By Bas Lerink & Gert-Jan Nabuurs (Wageningen University & Research) Douglas fir trees tower over our heads, as we make our way through the inlands…
Author: Bas Lerink
by Bas Lerink, supported by Judit Torres and Iñigo Oleagordia Montaña
The sun peaks over the roof of Cathedral Santa Maria as I make my way downtown the city of León. The huge stained-glass windows light up in red and yellow, as a promise for a hot day. I am meeting our Spanish SUPERB colleagues in their CESEFOR office, to catch up with recent activities in our SUPERB demonstration site. It is great to meet again with the demo representatives Judit Torres (CESEFOR) and Iñigo Oleagordia Montaña (Junta CyL) and to get to know Rafael, the forest manager of the El Bierzo sites. A lot has happened since we last met, so we take the time to discuss the events of the past weeks.
The Castilla y León demo gives a fascinating insight in the relationship between men and bear. The aim of the demo is to improve the habitat of the brown bear, while simultaneously engaging the rural population. If not challenging enough, there is always the lurking danger of forest fires in the region. Two weeks ago, Judit organised the demo’s stakeholder workshop, uniting friend, and foe of the bear. They discussed the forest restoration measures planned by the local partners, with room for adjustments. The presence of the brown bear can incidentally trouble activities of the local population, especially for beekeepers. But they already found a solution by subsidising e.g. electric fencing around the beehives, to fend off curious bears with a sweet tooth. In the coming weeks, the workplan will be finalised, with detailed descriptions of the restoration measures on specific sites, and I am already curious to read them.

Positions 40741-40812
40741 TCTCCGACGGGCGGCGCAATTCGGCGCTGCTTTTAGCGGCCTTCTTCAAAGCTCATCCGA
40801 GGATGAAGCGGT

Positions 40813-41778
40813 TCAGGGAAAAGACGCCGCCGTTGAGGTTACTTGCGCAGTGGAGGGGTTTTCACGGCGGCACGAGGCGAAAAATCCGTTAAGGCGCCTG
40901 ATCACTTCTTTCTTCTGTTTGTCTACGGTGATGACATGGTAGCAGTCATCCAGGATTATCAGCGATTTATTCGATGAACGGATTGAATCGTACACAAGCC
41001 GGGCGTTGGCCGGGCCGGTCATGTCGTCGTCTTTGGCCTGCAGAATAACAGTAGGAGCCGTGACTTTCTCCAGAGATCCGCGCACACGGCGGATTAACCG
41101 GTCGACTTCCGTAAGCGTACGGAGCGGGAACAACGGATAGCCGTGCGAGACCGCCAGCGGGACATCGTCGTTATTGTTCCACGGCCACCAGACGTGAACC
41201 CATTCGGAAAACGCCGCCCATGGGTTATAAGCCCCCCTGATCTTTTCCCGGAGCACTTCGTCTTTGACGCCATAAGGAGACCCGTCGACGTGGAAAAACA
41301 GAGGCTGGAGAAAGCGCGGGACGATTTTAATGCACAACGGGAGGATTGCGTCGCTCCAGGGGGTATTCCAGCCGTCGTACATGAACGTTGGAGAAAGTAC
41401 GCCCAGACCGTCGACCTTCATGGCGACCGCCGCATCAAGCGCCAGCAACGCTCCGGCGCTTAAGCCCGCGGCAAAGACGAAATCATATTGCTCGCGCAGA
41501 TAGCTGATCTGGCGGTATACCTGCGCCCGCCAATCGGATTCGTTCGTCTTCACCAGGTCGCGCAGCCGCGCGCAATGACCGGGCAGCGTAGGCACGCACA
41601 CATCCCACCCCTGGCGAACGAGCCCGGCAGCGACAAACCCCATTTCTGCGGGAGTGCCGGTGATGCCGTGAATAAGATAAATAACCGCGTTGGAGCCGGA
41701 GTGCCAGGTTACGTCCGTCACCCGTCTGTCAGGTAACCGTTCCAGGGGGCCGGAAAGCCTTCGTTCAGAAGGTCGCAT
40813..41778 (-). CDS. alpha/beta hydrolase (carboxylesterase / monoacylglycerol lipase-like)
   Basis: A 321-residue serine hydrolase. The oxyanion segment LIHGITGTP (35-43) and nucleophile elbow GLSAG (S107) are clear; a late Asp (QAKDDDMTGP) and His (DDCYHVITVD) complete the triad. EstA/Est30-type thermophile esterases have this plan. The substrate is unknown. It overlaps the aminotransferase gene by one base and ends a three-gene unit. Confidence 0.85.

by Silke Jacobs, Sara Filipek, Gert-Jan Nabuurs & Bas Lerink
‘Timber Mafia’, ‘Notorious corruption’ and ‘Destruction of last virgin forests’. News articles about Romanian forests and their management are dominated by headlines like these or with a likewise tendency. But we were wondering: Is that really the only thing we should know about Romanian forests? Or are there also examples of good and sustainable forest management – as well as protection of primary forests?